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Hannah Johnston

Hannah Johnston

Hannah joined the CDT in September 2015 having previously completed a Masters in Physics at Queen's University Belfast.

CDT PhD Project:

Design Optimisation for an integrated optical device based on laser interactions with nanostructures

Supervisors:

Dr Bob Pollard, Queen's University Belfast

Professor Sandy Cochran, University of Glasgow

Numerous optical devices are now incorporating nanostructures which can be used in HAMR, biosensing or for optical communications. In order to use nanostructures for different applications, optimisations of the structures themselves and how they can be integrated into different devices with a viable source and detector must be investigated. In this project, we will begin by looking at a simple situation with a single source and a nanostructure surface. Maximising the sensitivity of the nanostructure to biological interactions at wavelengths corresponding to accessible laser lines will be achieved by tuning the dimensions of the nanostructures. Different energy sources will be researched during this project including planar light source and ultrasound. Characterisation of the device components will be undertaken in order to allow for optimisation; design of the device can be upgraded after completion of characterisation. The device can be upgraded for a multiplexed operation where a single planar source, such as a semiconductor laser, interacts with multiple spots on the nanostructure surface and how these spots can be imaged and analysed on a CCD or CMOS type detector.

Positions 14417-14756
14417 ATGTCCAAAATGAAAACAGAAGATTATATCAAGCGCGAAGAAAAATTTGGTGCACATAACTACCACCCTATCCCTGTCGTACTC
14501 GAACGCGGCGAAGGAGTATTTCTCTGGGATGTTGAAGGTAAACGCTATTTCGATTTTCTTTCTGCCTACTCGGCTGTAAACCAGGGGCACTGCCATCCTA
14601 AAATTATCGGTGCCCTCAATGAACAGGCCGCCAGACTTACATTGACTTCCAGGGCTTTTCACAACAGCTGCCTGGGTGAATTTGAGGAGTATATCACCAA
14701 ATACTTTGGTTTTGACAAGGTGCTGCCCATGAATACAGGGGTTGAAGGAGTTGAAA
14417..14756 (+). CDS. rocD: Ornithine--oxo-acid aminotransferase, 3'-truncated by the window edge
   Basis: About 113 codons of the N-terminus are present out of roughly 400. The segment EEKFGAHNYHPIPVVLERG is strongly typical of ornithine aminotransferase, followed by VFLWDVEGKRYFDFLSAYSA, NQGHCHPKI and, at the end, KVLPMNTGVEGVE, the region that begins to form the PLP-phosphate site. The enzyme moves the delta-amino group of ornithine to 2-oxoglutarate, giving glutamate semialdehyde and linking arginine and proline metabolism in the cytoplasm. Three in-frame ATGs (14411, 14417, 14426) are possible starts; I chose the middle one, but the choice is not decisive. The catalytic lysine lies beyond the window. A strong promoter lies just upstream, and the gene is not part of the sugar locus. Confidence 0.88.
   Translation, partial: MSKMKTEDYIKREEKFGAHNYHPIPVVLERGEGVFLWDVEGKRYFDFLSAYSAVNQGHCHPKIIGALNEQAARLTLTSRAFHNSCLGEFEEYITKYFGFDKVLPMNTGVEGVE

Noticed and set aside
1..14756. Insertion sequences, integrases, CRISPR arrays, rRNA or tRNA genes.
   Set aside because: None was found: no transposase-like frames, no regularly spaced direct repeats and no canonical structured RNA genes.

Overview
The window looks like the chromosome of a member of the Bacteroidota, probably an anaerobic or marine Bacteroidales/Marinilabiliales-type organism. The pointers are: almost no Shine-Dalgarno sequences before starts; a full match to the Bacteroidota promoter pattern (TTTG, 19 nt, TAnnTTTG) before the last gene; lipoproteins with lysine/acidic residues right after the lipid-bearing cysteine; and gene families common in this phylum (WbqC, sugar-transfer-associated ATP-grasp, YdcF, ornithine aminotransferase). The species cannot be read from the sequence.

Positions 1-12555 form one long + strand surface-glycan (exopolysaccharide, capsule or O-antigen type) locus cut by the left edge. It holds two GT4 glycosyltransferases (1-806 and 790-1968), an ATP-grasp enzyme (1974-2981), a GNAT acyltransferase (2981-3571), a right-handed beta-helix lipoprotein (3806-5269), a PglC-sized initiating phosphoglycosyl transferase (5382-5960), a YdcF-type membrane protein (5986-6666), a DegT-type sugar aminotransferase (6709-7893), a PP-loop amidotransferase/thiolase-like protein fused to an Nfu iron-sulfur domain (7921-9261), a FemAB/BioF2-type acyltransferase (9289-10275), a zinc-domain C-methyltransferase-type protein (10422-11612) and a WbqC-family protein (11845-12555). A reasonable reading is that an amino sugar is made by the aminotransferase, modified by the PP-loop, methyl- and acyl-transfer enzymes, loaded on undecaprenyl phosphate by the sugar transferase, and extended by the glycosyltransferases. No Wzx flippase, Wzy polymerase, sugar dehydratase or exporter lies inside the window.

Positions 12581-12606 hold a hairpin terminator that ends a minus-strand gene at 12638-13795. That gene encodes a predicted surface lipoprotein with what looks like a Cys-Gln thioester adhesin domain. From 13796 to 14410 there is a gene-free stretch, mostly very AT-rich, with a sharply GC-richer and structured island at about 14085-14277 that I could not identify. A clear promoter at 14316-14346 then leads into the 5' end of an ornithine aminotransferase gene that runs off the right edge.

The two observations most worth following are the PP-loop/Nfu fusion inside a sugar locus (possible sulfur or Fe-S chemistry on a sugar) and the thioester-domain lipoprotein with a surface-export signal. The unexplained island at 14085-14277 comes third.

Research themes touched upon in the project include low cost planar light wave circuit (PLC) platforms for coupling lasers into passive waveguides and suitable for volume manufacture. Thin film usage as tuneable metamaterial waveguide. Ultra-reliable semiconductor lasers operating in a hostile environment (high temperatures of around 100°C and potentially high pressure); the light source will need to be integrated into the device environment which could include heating to 100°C.